As the Guyana Trans United (GTU) and the Society Against Sexual Orientation Discrimination (SASOD) join the global observances of November as Trans Awareness Month, Guyana’s Court of Appeal is expected to hear the case McEwan and others versus Attorney General of Guyana today (Friday, November 18) at 9:00 hrs at the Court of Appeal, in High Street, Kingston, Georgetown. Chancellor of the Judiciary, Justice Carl Singh, is expected to preside over the hearing with a panel of appellate judges.
The appeal was previously fixed for hearing on Wednesday July 13 at 9:00 hrs before Guyana’s Court of Appeal. Gulliver McEwan, the first-named appellant, and representatives of the GTU and SASOD were present in a completely full courtroom. At this hearing, the appellants filed their skeleton arguments in accordance with the rules of the Court. The arguments of the State were yet to be filed. The Court of Appeal noted that the arguments filed by counsel for the appellants were extensive and that it wished some time to fully review them and to receive the arguments from the State.
The case was initially filed in February 2010, following the widely reported arrests and convictions of seven trans persons for the 1893 summary offence of ‘being a man’ and wearing ‘female’ attire in a public way or public place, for an improper purpose.’ Four of the convicted persons filed this action, along with SASOD, which approached the Faculty of Law UWI Rights Advocacy Project (U-RAP). Thereafter, with the assistance of U-RAP and local counsel, a constitutional challenge to the cross-dressing law was filed.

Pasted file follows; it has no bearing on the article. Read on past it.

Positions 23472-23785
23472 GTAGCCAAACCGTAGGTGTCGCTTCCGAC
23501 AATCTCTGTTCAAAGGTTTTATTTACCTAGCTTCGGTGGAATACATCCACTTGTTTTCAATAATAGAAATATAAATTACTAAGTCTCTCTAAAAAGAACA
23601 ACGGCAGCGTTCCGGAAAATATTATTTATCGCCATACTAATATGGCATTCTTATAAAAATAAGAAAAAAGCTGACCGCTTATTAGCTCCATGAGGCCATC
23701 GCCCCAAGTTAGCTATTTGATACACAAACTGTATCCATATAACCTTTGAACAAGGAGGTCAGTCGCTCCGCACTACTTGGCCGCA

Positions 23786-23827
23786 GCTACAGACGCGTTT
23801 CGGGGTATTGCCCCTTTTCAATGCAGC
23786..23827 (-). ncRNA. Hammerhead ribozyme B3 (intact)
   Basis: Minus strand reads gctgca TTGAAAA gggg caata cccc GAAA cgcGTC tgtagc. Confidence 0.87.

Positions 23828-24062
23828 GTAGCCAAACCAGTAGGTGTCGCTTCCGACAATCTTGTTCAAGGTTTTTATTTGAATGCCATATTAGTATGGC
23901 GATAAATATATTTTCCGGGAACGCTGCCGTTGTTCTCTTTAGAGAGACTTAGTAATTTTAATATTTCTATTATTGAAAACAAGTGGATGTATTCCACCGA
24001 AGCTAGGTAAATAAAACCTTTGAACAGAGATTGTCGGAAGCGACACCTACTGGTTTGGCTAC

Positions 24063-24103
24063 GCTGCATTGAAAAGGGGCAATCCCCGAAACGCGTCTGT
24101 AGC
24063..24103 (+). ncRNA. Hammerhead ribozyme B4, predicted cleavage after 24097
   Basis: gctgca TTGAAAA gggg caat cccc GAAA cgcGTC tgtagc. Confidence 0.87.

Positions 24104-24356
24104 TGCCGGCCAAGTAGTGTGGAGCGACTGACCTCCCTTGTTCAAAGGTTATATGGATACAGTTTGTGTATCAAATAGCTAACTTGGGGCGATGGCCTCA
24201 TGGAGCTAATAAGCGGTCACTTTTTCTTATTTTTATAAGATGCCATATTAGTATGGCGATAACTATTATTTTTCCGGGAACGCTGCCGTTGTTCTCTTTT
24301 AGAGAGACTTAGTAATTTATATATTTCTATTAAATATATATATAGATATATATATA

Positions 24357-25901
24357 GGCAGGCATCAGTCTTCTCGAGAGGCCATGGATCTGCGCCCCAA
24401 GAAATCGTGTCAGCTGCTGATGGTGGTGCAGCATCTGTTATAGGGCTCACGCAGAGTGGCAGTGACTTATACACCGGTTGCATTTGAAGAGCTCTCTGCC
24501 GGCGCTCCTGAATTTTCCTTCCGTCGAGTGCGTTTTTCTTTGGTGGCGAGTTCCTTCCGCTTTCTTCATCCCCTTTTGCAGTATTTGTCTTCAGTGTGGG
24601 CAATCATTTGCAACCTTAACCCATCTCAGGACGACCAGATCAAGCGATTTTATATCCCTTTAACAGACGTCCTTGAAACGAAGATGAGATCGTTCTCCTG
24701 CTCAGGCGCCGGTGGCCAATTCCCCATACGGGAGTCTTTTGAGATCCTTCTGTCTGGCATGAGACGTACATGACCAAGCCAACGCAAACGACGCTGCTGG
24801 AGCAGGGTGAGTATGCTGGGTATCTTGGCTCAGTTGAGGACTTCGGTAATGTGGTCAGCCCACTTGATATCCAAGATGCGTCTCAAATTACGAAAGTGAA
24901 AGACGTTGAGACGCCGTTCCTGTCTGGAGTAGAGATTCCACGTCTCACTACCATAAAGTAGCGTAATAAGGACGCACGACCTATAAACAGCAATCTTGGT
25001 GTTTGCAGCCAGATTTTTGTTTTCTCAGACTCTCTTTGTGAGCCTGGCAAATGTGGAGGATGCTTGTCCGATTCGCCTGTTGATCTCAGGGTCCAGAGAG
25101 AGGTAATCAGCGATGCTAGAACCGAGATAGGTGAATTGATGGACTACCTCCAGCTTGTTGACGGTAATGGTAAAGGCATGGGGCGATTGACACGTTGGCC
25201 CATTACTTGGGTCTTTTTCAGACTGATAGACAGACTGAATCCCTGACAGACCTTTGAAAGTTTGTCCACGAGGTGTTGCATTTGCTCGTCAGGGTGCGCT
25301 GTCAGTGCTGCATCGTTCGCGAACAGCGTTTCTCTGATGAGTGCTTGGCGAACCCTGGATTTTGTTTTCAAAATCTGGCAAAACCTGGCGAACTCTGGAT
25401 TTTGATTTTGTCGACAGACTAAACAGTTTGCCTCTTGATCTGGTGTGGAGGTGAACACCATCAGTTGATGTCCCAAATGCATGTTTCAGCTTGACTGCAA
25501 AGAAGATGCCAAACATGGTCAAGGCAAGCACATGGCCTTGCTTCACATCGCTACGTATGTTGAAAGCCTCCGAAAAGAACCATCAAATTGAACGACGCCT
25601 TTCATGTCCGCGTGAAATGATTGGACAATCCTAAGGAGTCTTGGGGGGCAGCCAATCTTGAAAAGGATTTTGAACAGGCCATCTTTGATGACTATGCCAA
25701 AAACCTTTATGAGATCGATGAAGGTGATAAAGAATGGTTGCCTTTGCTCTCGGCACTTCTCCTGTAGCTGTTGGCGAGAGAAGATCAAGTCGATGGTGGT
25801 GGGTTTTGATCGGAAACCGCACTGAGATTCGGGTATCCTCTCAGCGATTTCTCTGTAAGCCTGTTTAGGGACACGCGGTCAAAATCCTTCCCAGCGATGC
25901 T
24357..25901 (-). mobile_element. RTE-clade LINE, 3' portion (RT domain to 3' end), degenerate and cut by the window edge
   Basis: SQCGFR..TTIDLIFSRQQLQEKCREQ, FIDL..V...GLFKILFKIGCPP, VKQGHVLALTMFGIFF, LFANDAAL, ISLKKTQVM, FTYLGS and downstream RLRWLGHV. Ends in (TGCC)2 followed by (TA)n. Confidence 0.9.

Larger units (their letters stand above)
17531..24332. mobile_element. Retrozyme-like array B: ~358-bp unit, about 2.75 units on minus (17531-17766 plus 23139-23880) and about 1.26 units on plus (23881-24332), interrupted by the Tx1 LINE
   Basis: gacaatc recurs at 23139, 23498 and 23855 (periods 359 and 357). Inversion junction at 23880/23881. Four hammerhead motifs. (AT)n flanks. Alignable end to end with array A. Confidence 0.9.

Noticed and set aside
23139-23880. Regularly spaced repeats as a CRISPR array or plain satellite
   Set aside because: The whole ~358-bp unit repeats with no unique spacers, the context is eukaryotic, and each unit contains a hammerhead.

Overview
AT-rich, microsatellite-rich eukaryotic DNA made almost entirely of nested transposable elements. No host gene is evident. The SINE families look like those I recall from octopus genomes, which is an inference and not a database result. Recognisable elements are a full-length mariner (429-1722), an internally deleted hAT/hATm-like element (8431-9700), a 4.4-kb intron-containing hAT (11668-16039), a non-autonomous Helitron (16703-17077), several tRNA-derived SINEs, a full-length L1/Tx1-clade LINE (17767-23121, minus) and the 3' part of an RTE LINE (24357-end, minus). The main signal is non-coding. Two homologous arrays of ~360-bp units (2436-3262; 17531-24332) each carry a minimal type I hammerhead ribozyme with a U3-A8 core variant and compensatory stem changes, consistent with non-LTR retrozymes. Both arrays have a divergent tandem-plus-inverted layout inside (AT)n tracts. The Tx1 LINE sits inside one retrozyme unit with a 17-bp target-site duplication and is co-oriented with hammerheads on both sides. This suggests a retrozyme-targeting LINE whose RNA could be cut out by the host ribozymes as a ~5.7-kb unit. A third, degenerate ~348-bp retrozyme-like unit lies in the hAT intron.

The McEwan case argues that the archaic cross-dressing law, found in section 153 (1) (xlvii) of the Summary Jurisdiction (Offences) Act 1893, is inconsistent with the Constitution of Guyana. It also argues that the conduct of the Chief Magistrate, who told the individual appellants that they were confused about their sexuality and should follow the teachings of Jesus Christ, was also not consistent with the Guyana Constitution.
In September, 2013, then Chief Justice, Ian Chang, heard the case and ruled that cross-dressing per se is not a crime, unless done for an “improper purpose.” The parties appealed this ruling, in part because of the inherent uncertainty in the terminology employed in the statute. With that uncertainty, state officials have virtually unlimited discretion in applying the law.
The legal team for GTU and SASOD includes Mr. Miles Fitzpatrick SC, Mr. Nigel Hughes, Dr. Arif Bulkan, and Mr. Gino Persaud.